While Surrealism is typically associated with the arts, it has impacted many other fields. In this sense, Surrealism does not specifically refer only to self-identified "Surrealists", or those sanctioned by Breton, rather, it refers to a range of creative acts of revolt and efforts to liberate imagination. In addition to Surrealist theory being grounded in the ideas of Hegel, Marx and Freud, to its advocates its inherent dynamic is dialecticalthought.

    Various much older artists are sometimes claimed as precursors of Surrealism. Foremost among these are Hieronymus Bosch, and Giuseppe Arcimboldo, who Dalí called the "father of Surrealism." Apart from their followers, other artists who may be mentioned in this context include Joos de Momper, for some anthropomorphic landscapes. Many critics feel these works belong to fantastic artrather than having a significant connection with Surrealism.

    André Breton 1. Manifestoes of Surrealism containing the first, second and introduction to a possible third manifesto, the novel The Soluble Fish, and political aspects of the Surrealist movement. ISBN 0-472-17900-4. 2. What is Surrealism?: Selected Writings of André Breton. ISBN 0-87348-822-9. 3. Conversations: The Autobiography of Surrealism (Gallimard 1952) (Paragon House English rev. ed. 1993). ISBN 1-56924-970-9. 4. The Abridged Dictionary of Surrealism, reprinted in: 4.1. Bonnet, Marguerite, ed. (1988). Oeuvres complètes, 1:328. Paris: Éditions Gallimard. Other sources 1. Ades, Dawn. Surrealism in Latin America: Vivisimo Muerto, Los Angeles: Getty Publications, 2012. ISBN 978-1-60606-117-6 2. Alexandrian, Sarane. Surrealist ArtLondon: Thames & Hudson, 1970. 3. Apollinaire, Guillaume 1917, 1991. Program note for Parade, printed in Oeuvres en prose complètes, 2:865-866, Pierre Caizergues and Michel Décaudin, eds. Paris: Éditions Gallimard. 4. Allmer, Patricia (ed.) Intersections...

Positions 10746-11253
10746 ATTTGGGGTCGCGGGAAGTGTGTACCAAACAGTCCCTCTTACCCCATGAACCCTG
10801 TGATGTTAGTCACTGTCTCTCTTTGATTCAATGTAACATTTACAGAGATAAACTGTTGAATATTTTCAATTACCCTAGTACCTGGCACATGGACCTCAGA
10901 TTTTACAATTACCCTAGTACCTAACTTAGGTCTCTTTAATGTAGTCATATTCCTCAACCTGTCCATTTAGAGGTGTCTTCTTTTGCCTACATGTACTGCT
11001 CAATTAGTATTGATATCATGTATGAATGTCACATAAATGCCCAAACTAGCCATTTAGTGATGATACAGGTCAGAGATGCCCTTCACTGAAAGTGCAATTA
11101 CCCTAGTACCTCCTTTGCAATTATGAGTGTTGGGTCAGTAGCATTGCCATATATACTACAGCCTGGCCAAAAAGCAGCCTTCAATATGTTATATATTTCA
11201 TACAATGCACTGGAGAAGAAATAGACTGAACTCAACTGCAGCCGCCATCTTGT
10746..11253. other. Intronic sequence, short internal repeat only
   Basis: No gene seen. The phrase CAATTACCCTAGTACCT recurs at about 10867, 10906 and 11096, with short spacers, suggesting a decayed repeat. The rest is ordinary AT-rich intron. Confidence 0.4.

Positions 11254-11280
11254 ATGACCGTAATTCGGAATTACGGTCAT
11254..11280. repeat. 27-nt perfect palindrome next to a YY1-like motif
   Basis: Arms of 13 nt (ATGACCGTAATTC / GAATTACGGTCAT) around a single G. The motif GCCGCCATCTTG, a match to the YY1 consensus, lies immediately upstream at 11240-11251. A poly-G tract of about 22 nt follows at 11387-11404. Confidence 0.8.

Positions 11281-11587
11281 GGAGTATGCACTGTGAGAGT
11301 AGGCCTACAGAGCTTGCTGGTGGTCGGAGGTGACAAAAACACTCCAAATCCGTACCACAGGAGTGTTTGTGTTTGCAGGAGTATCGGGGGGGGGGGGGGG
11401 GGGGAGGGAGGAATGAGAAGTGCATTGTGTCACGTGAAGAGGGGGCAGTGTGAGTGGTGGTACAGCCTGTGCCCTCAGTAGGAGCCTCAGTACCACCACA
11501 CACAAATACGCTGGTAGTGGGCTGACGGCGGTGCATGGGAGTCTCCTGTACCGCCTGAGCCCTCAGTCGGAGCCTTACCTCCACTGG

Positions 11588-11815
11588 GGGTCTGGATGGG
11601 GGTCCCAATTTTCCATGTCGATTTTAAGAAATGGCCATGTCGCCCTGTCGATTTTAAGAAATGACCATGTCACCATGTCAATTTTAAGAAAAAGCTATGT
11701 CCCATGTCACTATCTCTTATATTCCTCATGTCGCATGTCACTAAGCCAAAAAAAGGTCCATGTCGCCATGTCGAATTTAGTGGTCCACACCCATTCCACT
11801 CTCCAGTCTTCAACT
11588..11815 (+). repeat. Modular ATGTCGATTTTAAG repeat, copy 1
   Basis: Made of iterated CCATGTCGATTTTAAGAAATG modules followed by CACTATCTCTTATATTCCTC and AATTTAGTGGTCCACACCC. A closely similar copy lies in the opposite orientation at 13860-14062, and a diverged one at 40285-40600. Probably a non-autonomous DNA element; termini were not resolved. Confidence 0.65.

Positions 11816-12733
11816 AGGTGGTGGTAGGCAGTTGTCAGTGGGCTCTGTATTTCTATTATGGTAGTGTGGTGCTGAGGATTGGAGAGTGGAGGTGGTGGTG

André Breton writings

    1. Manifesto of Surrealismby André Breton. 1924. 2. What is Surrealism?Lecture by Breton, Brussels 1934

    Overview websites

    1. Timeline of Surrealism from Centre Pompidou. 2. Le Surréalisme (in French) 3. Surrealism Reviewedaudiobook (archive recordings) 4. "Surrealism", BBC Radio 4 discussion with Dawn Adiss, Malcolm Bowie and Darien Leader (In Our Time, Nov. 15, 2001)

    Surrealism and politics

    1. Heath, Nick. "1919-1950: The politics of Surrealism". 2. Rosemont, Franklin (1989). "Herbert Marcuse and Surrealism". Arsenal vol. 4. 3. Kennedy, Maev (2007-03-27). "How the surrealists sold out". The Guardian.

  6. › wiki › ComedyComedy - Wikipedia

    Comedy (from the Greek: κωμῳδία, kōmōdía) is a genre of fiction that consists of discourses or works intended to be humorous or amusing by inducing laughter, especially in theatre, film, stand-up comedy, television, radio, books, or any other entertainment medium.

  7. Drawn Together is an American adult animated television sitcom created by Dave Jeser and Matt Silverstein and premiered on Comedy Central on October 27, 2004. The series is a parody of The Real World and follows the misadventures of the housemates in the fictional show of the same name and uses a sitcom format with a reality TV show setting.